4 results in English
Smoking Room: Stories of the English People of the Canaries
Rafael Romero Quesada, better known by his pseudonym, Alonso Quesada (1886−1925), was an important modernist poet living on Gran Canaria, in the Canary Islands archipelago of Spain. He was also literary critic and translator, who explored many forms of creative writing, among them fiction, theater, and journalism. Shown here is Smoking room: Cuentos de los ingleses de la colonia en Canarias (Smoking room: Stories of the English people of the Canaries; the cover is actually marked “Smocking-room”), some parts of which are in manuscript and others in typescript. The ...
Letter from Saulo Torón to Fernando González
This document is a letter from Saulo Torón (1885−1974) to his fellow Gran Canaria poet Fernando González (1901−72). Torón was one of the most important exponents of Canaria (Spanish) poetic modernism, along with Tomás Morales and Alonso Quesada. He belongs to the so-called Lyrical school of Telde, which includes González, Montiano Placeres, Luis Baez, Patricio Pérez, and Hilda Zudán. Torón’s poetry was characterized by its simple tone and lack of elaborated style. In this letter, he sends his friend the galley proofs of his poem “El Caracol ...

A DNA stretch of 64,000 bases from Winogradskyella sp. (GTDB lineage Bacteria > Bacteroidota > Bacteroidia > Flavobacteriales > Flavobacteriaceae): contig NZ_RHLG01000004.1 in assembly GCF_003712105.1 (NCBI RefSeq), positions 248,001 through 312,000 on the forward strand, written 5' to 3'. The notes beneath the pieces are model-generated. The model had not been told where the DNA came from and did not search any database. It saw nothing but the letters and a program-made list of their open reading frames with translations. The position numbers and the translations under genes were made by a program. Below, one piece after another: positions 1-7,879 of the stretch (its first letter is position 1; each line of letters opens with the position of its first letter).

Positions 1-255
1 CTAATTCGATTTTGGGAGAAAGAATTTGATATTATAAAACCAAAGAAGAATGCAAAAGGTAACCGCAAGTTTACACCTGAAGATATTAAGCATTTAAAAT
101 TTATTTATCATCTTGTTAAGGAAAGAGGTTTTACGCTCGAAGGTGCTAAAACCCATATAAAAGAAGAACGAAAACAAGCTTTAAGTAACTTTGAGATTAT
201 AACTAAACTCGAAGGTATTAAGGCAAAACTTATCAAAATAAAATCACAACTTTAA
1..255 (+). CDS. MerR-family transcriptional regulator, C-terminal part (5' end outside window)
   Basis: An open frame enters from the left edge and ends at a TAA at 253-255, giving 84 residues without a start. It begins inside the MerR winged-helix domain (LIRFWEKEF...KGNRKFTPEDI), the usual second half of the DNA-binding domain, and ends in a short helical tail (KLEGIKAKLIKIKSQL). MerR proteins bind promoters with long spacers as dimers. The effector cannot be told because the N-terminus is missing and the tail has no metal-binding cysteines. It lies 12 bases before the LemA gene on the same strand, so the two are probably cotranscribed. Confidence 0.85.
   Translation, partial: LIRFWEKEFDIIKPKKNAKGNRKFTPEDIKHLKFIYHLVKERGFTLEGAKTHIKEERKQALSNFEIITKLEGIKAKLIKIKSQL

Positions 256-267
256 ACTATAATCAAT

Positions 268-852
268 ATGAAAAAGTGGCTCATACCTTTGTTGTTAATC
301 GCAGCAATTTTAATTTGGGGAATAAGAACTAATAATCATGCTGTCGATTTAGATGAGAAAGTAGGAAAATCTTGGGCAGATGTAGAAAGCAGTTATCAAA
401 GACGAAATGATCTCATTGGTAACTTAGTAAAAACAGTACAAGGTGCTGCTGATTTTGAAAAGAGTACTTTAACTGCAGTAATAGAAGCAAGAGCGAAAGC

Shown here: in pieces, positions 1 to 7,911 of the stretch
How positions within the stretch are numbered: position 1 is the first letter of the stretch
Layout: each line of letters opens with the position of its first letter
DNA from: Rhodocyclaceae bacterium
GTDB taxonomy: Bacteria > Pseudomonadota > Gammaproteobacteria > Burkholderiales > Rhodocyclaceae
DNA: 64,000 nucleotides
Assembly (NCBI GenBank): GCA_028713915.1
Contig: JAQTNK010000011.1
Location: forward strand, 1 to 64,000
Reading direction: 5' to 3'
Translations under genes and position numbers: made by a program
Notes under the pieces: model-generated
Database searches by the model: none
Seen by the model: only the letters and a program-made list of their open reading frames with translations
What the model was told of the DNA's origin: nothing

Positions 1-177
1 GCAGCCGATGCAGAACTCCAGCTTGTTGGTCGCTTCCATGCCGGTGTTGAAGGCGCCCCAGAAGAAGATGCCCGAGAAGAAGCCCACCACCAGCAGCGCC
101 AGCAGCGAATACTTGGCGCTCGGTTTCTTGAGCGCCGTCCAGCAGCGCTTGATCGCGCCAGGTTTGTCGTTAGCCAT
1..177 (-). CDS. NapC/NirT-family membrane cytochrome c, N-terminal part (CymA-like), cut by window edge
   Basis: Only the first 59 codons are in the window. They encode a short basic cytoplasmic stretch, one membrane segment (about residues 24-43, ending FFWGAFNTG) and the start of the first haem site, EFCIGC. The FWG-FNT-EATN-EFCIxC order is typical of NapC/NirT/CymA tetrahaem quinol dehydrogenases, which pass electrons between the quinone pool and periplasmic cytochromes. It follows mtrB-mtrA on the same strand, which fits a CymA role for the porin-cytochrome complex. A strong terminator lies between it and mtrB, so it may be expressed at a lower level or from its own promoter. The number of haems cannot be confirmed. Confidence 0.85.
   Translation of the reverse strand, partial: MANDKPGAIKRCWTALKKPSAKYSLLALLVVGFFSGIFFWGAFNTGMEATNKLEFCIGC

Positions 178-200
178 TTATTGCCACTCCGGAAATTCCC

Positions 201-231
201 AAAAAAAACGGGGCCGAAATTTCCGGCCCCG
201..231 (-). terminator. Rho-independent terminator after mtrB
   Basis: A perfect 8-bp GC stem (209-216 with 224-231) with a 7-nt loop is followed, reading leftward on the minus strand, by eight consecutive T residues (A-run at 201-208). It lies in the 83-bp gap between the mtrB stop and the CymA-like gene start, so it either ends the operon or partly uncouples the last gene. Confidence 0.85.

Author Books, or Handicraft Models of “The Roses of Hercules” by Tomás Morales
Tomás Morales (1884−1921) was one of the main poets of the Hispanic modernist movement. His major work Las rosas de Hércules (The roses of Hercules) was written under the influence of French Symbolism and the works of the greatest representative of literary modernism in the Spanish language, the Nicaraguan poet Rubén Darío (1867−1916). Morales’s work offers a singular vision of the poetic outlook of the first quarter of the 20th century, in which mythology and aesthetics contribute to a richly varied language, sometimes intense and sometimes delicate ...
A Celebration of and Posthumous Works by the Phoenix of Mexico and Tenth Muse, the Mexican Poet, Sor Juana Inés de la Cruz
Juana Inés de la Cruz (1651–95) is considered among the greatest writers of Mexico, a central figure of 17th-century Latin American literature, and an early feminist who championed the right of women to acquire knowledge. She was born on the hacienda of Nepantla to parents who were not married and placed in the custody of her maternal grandfather. In 1667, she joined the Order of Discalced Carmelites in Mexico City, where she was free to pursue her intellectual and literary interests. She owned a library of some 4,000 ...